Add hibiscus tea to green Parisian rhubarb to turn it pretty pink.
Let’s celebrate International Tea Day by adding some tea to one of the macaron recipes from Teatime in Paris to make a caramel jasmine macaron filling.
I love adding tea to baking and cooking: it’s my lazy gourmet way to make certain simple recipes sophisticated. As ever, Paris has been my inspiration, as many fancy pâtisseries and tearooms offer tea-infused pastries for that extra chic Parisian teatime.
Some tea-infused recipes on le blog have not been confined to teatime. One of my favourite main dishes is this easy yet elegant fish recipe with a beurre blanc sauce infused with Lapsang Souchong smoked tea. Try it and you’ll see how it takes a simple John Dory fish dish to another level. I love the crispy topping but the sauce is the always the winner of compliments at dinner parties – so thank you Chef Vincent David for this one!
I had so much fun remembering these One Night in Paris-Bangkok (Mariages Frères) tea-infused chocolate macarons and partying with a wig. Moving on to more recent comfort food was this rice pudding recipe infused with Theodor’s latest aromatic green tea called Little Bear, with notes of ginger and mandarine. I see the Insolent Parisian has yet another delicious tea-infused vanilla cream recipe.
Tea-infused recipes are also included in my new book, Teatime in Paris, such as these Honey, Rose and Green Tea Madeleines from the first chapter – and ending with the final Tea Party recipes, made to mix-and-match, including this Chocolate-Earl Grey Tart with Cointreau Crumble Puffs.
Now, thanks to Waverley Books, I can share the recipe for the salted caramel cream filling from the new book – although instead I infused jasmine tea into the cream and omitted the salt to let the tea shine through to make this Caramel Jasmine Macaron Filling.
Caramel Jasmine Macaron Filling
Recipe adapted from Salted Caramel Macarons in Teatime in Paris by Jill Colonna - the salt has been omitted and the cream is slightly increased to allow for the infusion with the Jasmine tea. First, follow the basic macaron recipe (pages 146-150 in Teatime in Paris - or from Mad About Macarons) and add caramel colouring. The macaron recipe makes 70 shells (35 macarons).
- 110 g (4oz) cream warmed
- 12 g (0.5oz) jasmine tea
- 1 2g sheet gelatine
- 100 g (3.5oz) sugar
- 60 g (2.5oz) butter
- 150 g (5.5oz) mascarpone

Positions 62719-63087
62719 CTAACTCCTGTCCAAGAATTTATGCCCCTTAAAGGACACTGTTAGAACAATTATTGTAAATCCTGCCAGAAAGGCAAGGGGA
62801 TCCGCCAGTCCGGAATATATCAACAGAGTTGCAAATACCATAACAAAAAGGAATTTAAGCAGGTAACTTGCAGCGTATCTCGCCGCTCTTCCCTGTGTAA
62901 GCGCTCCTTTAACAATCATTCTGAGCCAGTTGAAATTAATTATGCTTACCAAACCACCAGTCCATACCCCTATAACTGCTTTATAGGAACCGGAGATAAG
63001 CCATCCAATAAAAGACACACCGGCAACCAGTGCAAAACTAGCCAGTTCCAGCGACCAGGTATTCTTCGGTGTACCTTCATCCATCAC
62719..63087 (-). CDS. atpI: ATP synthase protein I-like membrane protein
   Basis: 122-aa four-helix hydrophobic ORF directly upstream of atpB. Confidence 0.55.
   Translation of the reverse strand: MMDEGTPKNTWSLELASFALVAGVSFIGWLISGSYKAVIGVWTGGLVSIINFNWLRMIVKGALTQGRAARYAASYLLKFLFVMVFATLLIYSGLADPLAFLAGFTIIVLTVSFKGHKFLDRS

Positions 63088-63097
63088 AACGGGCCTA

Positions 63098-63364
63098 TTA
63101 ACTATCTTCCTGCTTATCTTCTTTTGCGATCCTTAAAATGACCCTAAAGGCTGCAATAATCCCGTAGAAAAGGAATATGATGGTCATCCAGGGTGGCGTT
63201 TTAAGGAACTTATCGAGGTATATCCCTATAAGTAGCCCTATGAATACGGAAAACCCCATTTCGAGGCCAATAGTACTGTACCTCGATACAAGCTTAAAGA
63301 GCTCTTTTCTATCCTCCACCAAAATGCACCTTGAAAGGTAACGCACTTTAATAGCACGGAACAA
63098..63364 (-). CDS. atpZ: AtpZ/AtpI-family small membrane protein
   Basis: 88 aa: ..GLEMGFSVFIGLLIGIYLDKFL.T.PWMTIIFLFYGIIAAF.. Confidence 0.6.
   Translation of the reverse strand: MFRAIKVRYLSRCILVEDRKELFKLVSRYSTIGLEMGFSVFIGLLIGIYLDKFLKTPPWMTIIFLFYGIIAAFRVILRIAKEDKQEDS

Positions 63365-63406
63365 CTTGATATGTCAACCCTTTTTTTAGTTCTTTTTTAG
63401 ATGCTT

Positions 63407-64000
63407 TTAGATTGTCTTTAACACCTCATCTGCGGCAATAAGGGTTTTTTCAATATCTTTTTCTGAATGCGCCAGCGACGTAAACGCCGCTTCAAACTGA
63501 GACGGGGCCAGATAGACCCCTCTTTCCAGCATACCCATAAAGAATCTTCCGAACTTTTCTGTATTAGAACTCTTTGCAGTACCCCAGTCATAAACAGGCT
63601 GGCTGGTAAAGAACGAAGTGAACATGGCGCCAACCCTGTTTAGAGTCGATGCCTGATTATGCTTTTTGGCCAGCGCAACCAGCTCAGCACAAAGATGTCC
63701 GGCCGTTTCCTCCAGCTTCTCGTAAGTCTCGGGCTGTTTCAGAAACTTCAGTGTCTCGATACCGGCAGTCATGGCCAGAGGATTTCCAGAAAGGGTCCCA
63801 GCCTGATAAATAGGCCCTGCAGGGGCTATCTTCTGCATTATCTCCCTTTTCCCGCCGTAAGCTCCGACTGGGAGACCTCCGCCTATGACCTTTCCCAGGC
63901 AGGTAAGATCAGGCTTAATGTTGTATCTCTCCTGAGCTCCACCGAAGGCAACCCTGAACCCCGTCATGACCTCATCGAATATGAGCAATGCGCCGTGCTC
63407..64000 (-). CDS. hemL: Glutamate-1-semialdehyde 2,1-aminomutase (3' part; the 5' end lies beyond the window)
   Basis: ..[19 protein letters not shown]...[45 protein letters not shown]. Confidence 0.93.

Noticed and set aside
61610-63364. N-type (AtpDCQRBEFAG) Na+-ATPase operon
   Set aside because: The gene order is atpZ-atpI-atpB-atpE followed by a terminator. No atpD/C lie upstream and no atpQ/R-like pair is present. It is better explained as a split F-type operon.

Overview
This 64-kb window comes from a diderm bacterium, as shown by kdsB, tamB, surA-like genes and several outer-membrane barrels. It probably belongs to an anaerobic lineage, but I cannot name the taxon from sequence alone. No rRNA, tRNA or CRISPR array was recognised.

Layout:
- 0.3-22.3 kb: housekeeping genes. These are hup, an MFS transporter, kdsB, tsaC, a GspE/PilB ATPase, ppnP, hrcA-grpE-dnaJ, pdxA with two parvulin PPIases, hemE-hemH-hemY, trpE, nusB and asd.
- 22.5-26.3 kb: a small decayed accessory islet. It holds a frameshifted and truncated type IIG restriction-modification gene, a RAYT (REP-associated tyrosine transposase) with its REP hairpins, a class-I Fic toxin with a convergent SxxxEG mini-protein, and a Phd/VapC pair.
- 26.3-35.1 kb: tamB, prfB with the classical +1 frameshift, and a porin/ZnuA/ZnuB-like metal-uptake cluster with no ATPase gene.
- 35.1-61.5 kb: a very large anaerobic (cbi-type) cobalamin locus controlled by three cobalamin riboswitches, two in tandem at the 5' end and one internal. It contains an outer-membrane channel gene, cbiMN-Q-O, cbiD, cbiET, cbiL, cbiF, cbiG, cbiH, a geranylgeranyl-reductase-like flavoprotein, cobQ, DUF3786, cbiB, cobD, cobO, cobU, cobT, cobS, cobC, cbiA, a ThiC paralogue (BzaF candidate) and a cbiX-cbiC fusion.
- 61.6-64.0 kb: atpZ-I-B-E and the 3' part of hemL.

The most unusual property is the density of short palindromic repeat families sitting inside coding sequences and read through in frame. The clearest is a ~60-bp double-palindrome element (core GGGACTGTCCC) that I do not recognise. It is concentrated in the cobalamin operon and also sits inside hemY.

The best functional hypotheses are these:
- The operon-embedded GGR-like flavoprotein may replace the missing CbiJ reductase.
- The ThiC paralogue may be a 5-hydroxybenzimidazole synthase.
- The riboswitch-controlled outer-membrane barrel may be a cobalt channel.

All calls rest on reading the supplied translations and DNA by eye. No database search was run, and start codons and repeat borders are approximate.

Heat the cream in a small saucepan and add the jasmine tea. As soon as the cream boils, take off the heat, put a lid on and leave to infuse for 20 minutes. Filter out the tea, pushing as much of the cream out of the tea as possible using a wooden spoon. Set aside.
Soak the gelatine in cold water for 10 minutes and reheat the cream.
Heat the sugar with a tablespoon of water over medium heat in a small saucepan until a golden, syrupy caramel forms. Stir only when it starts to change colour and watch that it doesn't colour too much (i.e. it can burn quickly - and there's nothing worse than bitter burnt caramel, so keep you're eye on it!). This should take no more than 10 minutes in total. Turn down the heat and add the warmed cream gradually (ensure it’s warm, otherwise you’ll have the boiling caramel spitting at you!)
Take off the heat and melt in the butter, stirring the tea-infused caramel with a wooden spoon.
Add the gelatine (squeezed of excess water) and stir. Leave to cool on the counter for 15 minutes.
Whisk in the mascarpone vigorously (or use an electric whisk) until you have a smooth texture.
Chill in the fridge for at least 30 minutes.
Transfer the caramel cream to a piping bag, pipe on the filling to each macaron couple, topping off with the other macaron shell to assemble.
I’ll leave you with this Caramel, Walnut and Maple tart, another of the recipes from Teatime in Paris I made this weekend to accompany the macarons (I did say I was looking for excuses to bake!). Here I also infused Jasmine tea into the cream before pouring into the caramel. I also infused the tea into the melted butter for these almond tuiles, another of the recipes. It’s easy to adapt so many varieties of your best recipes to celebrate your favourite teas.
All that’s missing is a cup of tea and some company. So, what’s your favourite tea and do you bake or cook with it?
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